The latest survey found the average household income up 2.7% on June last year, so 1% higher after adjusting for CPI inflation.

Given a 1.9% increase in the number of households, the household sector’s aggregate income was 4.7% higher.

It is a bit of a worry that spending growth is outstripping growth in incomes. That can’t continue indefinitely.

And a 1% increase in real incomes is more than we are earning through growth in labour productivity. It has been essentially flat for the past four years.

Such concerns are unlikely to weigh on voters on September 23, however.

More relevant is that the average growth in incomes masks wide variations, when the statisticians break it down by parameters like gender (though that gap has narrowed), by age group, by occupation, by household composition, by source of income and by region.

Although the data are derived from surveying a large and carefully selected sample of the population, the results are subject to sampling error and the more you slice and dice them the more likely it is that an apparent change is not statistically significant.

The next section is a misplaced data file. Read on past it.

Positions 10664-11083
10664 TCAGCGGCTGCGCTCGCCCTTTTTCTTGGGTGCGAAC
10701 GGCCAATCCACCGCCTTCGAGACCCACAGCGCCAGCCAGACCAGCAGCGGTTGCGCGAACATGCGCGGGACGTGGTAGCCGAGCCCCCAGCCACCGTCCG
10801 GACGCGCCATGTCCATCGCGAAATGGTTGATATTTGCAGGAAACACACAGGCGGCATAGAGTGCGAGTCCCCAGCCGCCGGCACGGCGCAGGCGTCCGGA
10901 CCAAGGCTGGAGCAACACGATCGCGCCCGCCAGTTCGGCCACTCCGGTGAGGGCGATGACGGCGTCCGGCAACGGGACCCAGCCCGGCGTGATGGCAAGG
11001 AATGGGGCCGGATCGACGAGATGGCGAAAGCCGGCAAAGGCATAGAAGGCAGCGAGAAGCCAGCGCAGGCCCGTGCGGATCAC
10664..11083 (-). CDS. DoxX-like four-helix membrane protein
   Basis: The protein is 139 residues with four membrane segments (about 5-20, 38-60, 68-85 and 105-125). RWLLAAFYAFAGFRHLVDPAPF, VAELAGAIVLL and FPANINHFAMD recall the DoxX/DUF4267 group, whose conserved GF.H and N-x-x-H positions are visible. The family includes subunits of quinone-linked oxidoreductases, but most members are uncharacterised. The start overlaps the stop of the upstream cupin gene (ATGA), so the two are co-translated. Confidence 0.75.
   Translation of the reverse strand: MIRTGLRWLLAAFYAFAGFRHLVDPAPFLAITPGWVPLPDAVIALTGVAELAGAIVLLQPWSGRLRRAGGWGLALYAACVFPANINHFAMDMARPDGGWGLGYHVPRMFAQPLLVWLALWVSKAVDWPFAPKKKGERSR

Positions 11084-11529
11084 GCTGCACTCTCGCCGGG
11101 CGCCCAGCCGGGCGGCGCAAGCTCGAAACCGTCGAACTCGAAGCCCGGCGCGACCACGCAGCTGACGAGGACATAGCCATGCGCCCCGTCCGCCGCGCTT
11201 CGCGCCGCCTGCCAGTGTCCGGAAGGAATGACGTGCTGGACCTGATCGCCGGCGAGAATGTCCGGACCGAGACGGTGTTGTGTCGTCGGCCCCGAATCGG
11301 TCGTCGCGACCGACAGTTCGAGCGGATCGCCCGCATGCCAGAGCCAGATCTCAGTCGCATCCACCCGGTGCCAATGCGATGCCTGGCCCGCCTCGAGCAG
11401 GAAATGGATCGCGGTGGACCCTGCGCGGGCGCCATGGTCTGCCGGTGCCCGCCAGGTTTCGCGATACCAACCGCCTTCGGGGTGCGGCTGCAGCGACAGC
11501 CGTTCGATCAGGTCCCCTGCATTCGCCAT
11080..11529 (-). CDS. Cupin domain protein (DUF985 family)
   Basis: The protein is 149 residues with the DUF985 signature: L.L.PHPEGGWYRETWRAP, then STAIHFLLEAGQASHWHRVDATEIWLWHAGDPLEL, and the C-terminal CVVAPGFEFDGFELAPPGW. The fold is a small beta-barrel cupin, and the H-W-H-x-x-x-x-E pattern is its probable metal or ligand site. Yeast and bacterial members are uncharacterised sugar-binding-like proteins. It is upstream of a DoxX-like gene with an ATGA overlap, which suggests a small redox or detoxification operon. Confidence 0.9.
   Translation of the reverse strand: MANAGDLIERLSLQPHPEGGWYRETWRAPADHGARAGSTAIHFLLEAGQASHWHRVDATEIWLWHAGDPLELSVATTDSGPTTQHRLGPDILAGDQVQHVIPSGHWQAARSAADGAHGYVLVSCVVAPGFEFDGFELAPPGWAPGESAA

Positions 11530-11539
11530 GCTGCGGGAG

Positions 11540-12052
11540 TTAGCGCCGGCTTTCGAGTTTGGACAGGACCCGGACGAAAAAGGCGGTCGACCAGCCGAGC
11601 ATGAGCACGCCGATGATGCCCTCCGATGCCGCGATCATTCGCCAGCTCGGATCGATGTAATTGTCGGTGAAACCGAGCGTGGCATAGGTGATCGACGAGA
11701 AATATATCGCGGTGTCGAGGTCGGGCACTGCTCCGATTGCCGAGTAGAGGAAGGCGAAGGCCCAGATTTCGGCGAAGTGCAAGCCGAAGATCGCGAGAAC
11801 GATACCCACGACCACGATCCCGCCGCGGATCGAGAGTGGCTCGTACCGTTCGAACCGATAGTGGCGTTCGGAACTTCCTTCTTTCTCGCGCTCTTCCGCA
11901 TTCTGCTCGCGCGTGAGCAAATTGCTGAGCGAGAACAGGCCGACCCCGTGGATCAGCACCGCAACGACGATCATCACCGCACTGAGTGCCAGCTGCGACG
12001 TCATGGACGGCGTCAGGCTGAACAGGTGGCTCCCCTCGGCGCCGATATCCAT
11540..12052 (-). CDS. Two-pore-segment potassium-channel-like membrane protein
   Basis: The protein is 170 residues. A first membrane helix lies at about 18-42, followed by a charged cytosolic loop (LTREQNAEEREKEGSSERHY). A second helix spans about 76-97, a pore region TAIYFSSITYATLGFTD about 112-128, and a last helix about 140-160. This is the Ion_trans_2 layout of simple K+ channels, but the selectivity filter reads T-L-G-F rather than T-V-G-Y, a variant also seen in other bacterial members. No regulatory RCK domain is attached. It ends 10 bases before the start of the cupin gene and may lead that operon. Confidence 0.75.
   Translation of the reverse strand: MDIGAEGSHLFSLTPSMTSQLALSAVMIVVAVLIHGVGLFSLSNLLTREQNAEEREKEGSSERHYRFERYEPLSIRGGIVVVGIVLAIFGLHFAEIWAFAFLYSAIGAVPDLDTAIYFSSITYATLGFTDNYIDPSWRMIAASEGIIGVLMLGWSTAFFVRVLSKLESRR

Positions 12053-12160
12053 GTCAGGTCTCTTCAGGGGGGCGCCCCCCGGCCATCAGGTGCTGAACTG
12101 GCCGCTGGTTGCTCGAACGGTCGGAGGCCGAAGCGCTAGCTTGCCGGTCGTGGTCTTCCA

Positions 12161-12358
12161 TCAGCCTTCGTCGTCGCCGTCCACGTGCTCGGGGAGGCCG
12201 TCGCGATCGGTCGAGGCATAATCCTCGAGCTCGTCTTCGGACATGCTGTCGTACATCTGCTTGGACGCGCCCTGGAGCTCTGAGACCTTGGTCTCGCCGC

So we should not read too much, for example, into the fact that on these numbers the average household consisting of a single parent with a dependent child or children saw their income fall 2.9% in the latest year, while the average couple with two dependent children enjoyed a 4.3% lift in income.

Such a caveat would not apply, however, if you just carve up the country between Auckland and Wellington (44% of the population) on one side and the rest of New Zealand on the other.

It may be relevant since New Zealand First in particular has been playing up a metropolitan/regional divide as Winston Peters goes around provincial cities promising the earth and throwing in the moon for good measure.

Incomes lower in provincial NZ and growing more slowly

Nationwide the average weekly household income is $1863. In Auckland it is $2111 and in Wellington $2178 while in the rest of New Zealand it averages $1668, or 10% below the national average. These numbers are before tax and before housing costs.

Not only are incomes lower in provincial New Zealand than in the commercial and political capitals, they grew more slowly too.